ATTEMPT 1: RATATOUILLE
Rating as a dehydrated meal: * (Failure)
Ratings as a regular meal: ***
Serves: 5-6 people
Prep Time: 1 ½ hours
-4 tsp olive oil
-2 onions, diced
-1 red pepper, diced
-1 yellow pepper, diced
-2 garlic cloves, smashed
-1 tsp fennel seeds
-2 bay leaves
-1 tsp Herbes de Provence or dried thyme
-2 small zucchini, diced
-2 cups fresh tomatoes or 14.5 OZ can, diced
1. Dice all of the vegetables into small pieces. If you were planning to make this as a regular meal, you would cut the pieces a fair amount larger, compared to if you were making it to be dehydrated. Before dicing the eggplant, be sure to press it between sheets of paper towel to rid the plant of its’ excess liquids that can become rather bitter, in addition to cutting it diagonally into half inch slices.
2. Heat the oil and sauté the onions in a large non-stick pan until they turn translucent.
3. Add garlic, peppers, fennel, bay leaves, and thyme or Herbes de Provence, and sauté until peppers are soft.
4. Add the eggplant and sauté them until they become golden.
5. Sauté for an additional 5 minutes after adding the zucchini.
6. Add the tomatoes and then add salt and pepper to taste. Turn the heat down and set the vegetables to simmer for about 15 minutes, or until the tomatoes are cooked.
7. Leave the meal in the refrigerator overnight to let the flavor set in.
8. Dehydrate: a) Spread vegetables out in a single layer on dehydrator trays covered with non-stick sheets or parchment paper. Throughout the drying process it is advised that you break-up any vegetables that are stuck together.
b) Dehydrate at 135 degrees for approximately 10 hours. Drying times will be longer for some dehydrators. Vegetables should be a leathery consistency when done the dehydration process; no moisture should be apparent.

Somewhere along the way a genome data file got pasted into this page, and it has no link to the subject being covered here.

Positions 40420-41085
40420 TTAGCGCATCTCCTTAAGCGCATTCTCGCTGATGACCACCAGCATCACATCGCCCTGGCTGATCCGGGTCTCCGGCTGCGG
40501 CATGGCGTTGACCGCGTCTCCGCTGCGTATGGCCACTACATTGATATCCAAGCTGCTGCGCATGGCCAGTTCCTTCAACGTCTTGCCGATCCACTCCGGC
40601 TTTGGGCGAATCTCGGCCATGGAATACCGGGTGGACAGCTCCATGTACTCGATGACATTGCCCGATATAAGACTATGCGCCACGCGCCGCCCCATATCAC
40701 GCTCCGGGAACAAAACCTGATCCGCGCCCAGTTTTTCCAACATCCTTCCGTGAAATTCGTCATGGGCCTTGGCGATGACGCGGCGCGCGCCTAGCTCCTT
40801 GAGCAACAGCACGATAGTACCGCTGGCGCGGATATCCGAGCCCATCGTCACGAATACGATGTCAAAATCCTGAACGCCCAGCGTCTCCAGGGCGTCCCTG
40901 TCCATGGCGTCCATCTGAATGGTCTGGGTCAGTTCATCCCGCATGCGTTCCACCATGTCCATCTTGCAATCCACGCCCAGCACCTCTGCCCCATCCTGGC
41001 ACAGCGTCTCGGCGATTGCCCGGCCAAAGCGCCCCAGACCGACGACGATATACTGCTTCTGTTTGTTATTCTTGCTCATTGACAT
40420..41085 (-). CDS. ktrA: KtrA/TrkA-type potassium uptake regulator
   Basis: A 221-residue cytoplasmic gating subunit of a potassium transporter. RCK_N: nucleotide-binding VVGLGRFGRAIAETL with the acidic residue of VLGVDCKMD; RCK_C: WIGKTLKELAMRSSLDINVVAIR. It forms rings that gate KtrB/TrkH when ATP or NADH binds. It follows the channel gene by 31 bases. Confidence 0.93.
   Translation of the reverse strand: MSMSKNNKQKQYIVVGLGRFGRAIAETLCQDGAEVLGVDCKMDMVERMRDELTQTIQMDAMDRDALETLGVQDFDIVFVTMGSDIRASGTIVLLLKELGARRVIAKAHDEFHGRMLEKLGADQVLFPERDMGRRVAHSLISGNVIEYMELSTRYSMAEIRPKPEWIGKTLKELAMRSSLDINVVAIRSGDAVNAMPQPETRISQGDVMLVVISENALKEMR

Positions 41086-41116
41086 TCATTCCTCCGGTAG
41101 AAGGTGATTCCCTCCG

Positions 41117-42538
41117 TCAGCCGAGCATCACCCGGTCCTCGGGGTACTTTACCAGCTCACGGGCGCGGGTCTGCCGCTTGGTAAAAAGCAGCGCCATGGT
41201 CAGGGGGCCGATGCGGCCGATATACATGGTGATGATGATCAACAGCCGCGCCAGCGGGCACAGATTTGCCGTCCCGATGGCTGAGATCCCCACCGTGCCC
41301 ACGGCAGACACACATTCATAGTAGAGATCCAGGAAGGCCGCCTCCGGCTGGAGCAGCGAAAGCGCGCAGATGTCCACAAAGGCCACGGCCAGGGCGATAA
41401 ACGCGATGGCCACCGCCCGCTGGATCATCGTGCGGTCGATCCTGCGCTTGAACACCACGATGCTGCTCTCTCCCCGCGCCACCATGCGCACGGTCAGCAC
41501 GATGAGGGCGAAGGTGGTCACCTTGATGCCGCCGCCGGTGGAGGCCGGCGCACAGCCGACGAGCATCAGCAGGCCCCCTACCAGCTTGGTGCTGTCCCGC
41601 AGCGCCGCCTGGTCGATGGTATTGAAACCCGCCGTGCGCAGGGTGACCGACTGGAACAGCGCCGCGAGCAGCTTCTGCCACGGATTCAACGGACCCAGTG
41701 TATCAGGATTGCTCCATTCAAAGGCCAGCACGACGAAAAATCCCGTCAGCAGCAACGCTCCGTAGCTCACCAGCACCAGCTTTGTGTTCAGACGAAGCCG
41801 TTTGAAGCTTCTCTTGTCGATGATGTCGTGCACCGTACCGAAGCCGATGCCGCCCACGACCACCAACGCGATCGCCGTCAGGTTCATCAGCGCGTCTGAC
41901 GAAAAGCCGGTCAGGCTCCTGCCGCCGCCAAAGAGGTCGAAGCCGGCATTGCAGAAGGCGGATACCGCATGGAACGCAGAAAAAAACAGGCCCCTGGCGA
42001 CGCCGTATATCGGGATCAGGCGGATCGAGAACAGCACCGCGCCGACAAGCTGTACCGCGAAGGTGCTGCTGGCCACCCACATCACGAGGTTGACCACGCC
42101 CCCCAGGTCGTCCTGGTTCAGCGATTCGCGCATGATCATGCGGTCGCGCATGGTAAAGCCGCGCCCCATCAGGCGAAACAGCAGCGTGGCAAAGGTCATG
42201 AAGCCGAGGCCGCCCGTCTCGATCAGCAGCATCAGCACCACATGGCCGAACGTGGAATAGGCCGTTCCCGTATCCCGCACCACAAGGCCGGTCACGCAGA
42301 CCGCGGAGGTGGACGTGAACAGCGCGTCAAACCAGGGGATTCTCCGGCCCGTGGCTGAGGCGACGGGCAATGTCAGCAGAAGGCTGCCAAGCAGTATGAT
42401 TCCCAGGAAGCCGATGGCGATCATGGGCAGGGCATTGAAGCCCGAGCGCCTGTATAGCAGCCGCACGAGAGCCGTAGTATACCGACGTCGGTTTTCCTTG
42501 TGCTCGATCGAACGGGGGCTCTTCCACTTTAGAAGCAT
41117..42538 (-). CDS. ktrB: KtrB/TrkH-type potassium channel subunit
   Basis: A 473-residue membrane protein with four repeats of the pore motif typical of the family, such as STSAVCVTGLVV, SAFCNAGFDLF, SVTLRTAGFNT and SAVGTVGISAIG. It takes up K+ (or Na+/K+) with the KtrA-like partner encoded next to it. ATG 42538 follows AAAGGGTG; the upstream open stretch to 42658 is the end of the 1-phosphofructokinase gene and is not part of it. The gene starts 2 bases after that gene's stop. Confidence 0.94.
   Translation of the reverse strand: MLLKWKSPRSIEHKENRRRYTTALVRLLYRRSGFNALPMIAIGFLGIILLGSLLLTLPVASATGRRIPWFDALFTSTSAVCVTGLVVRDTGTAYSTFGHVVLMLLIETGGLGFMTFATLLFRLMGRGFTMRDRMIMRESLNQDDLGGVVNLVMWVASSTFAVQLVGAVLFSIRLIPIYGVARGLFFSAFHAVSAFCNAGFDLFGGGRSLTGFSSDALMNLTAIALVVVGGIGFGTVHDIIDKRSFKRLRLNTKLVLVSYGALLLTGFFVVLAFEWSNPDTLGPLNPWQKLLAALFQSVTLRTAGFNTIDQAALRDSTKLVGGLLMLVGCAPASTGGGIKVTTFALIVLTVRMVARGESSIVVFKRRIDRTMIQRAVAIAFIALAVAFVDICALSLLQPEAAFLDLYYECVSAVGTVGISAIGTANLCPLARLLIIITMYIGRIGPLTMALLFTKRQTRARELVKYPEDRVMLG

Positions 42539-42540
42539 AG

9. Store in an air-tight container for longest shelf life.
a) Combine equal parts water and ratatouille in a large pot and set for 5 to 10 minutes. Then place the mixture on heat until it becomes warm, maintaining a boil is not necessary.
b) Transfer your pot into a cozy and let it set so it may complete the rehydration process.
Note: This meal can easily be made in partnership with rice, simply just add equal parts Ratatouille and rice to twice as much rice (i.e. ½ cup ratatouille, ½ cup rice and 1 cup water) before boiling and setting to simmer.
Response: My first attempt at making a dehydrated meal started off wonderfully! The preparations were simple aromas were delicious. When I was done cooking that evening, my house was filled with the lovely perfume of garden spices. However, that was where my success met its’ end. The following morning I placed my Ratatouille on parchment paper and left it in the dehydrator for the day, which became the next morning and the following night. By the time my food had been dehydrating for 32 plus hours, the stench it gave off was rancid. My meal had gone moldy; and that was the end of that shortly lived dream. Although I have no successfully dehydrated food to take away from that experience, I gained a better understanding of the dehydration process. After this failure, I was forced to evaluate where I had made mistakes. The only logical explanation that I could conclude was that I had not left enough space for proper air circulation, something I was highly aware of for my next attempts. If I, or someone else, were to ever tackle this recipe once again, I would suggest spreading the Ratatouille paper thin on the dehydrator trays, in addition to leaving as much space between the trays as possible!
Ratatouille”. 2008. BackpackingChef.com. http://www.backpackingchef.com/ratatouille.html. (December 11, 2011)